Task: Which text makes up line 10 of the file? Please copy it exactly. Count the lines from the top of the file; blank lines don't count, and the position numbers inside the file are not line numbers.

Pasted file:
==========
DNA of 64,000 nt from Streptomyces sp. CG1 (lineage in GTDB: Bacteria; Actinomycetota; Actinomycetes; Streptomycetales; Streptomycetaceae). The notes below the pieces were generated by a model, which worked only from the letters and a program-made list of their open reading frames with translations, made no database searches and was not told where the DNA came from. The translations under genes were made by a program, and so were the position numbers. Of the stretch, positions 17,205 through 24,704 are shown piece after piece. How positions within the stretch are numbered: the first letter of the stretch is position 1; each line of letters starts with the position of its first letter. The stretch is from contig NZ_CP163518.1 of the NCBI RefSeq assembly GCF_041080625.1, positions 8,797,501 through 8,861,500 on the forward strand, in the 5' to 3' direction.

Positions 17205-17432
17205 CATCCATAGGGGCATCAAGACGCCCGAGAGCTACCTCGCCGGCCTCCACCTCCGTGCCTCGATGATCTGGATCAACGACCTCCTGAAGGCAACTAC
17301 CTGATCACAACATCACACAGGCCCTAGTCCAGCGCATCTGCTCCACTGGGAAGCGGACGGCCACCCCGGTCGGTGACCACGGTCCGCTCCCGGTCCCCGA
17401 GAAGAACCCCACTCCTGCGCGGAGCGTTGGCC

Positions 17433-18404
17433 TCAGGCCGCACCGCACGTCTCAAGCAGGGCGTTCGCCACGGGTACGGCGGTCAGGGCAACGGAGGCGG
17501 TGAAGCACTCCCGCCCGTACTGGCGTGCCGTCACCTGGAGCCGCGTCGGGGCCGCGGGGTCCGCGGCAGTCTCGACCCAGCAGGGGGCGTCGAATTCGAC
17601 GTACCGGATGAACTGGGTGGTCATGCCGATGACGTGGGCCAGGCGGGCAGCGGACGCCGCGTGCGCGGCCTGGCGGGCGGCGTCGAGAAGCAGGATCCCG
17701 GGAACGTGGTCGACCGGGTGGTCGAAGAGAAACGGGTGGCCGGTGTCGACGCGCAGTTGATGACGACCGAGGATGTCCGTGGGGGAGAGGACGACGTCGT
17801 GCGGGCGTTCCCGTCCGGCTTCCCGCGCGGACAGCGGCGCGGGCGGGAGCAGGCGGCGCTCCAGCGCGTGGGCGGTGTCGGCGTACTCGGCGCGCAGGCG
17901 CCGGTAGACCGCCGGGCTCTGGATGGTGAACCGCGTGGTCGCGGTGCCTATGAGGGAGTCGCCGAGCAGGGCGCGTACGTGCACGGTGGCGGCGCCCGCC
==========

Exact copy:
17701 GGAACGTGGTCGACCGGGTGGTCGAAGAGAAACGGGTGGCCGGTGTCGACGCGCAGTTGATGACGACCGAGGATGTCCGTGGGGGAGAGGACGACGTCGT